AUSTIN — The possibility of legal action remained on the table as the state's Republican political leaders decried a Texas-specific mandate included in a $26 billion jobs bill that won final congressional approval Tuesday.
President Barack Obama signed the measure into law hours after it passed the Democratic-led House.
Texas Republicans object to a Texas-only amendment crafted by the state's congressional Democrats to prevent Gov. Rick Perry and other state leaders from diverting millions of dollars in federal education assistance to other purposes. Republicans have denounced the restriction as a political stunt that would require them to violate the Texas Constitution to receive the money.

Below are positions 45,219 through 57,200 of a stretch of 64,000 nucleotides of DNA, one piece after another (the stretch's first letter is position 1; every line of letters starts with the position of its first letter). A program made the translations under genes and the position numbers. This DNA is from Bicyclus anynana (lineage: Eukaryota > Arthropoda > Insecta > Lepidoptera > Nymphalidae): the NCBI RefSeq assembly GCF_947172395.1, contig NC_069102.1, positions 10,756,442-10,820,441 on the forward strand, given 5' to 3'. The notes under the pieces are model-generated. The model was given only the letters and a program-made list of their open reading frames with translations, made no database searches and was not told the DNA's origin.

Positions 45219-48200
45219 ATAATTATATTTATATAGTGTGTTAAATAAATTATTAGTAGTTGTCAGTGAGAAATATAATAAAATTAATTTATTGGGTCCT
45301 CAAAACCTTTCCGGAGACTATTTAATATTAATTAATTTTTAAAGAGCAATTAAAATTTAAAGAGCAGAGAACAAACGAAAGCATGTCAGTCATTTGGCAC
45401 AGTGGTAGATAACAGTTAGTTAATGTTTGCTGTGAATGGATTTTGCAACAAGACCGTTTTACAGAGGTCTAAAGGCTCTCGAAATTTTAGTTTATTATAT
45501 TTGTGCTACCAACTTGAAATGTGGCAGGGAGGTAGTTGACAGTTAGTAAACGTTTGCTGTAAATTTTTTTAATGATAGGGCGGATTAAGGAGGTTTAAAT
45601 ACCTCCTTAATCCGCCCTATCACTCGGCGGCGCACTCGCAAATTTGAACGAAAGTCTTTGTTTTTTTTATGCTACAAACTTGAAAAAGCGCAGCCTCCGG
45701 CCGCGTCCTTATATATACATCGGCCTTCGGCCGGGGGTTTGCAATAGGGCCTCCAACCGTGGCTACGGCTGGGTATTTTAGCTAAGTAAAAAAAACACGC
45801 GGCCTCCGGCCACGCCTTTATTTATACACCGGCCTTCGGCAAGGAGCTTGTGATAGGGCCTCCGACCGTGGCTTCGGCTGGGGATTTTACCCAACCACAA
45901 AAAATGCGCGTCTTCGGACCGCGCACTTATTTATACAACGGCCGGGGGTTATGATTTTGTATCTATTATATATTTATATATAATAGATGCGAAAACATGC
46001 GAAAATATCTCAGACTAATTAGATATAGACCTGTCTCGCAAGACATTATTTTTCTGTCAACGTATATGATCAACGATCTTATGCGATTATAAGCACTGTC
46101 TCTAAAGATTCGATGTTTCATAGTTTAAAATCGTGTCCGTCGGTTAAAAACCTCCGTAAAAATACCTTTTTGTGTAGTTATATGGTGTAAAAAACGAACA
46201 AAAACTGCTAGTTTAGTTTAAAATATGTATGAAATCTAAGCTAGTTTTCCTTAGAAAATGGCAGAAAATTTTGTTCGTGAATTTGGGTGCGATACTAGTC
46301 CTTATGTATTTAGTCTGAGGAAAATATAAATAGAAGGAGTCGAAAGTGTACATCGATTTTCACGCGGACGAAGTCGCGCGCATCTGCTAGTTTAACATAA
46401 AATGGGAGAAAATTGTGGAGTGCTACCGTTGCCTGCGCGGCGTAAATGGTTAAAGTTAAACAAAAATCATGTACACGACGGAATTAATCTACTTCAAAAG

"We'll continue to work with state leaders, including the attorney general, to fight this injustice," Perry said after the bill cleared the House with the provision intact. Last week, Republican leaders threatened to sue the federal government if the amendment by Rep. Lloyd Doggett, D-Austin, stayed in the bill.
Asked whether Texas will press ahead with a lawsuit, Perry spokeswoman Katherine Cesinger said, "We'll review our options."
House members returned to Washington from a six-week summer recess to approve the Senate-passed bill 247-161, sending it to Obama.
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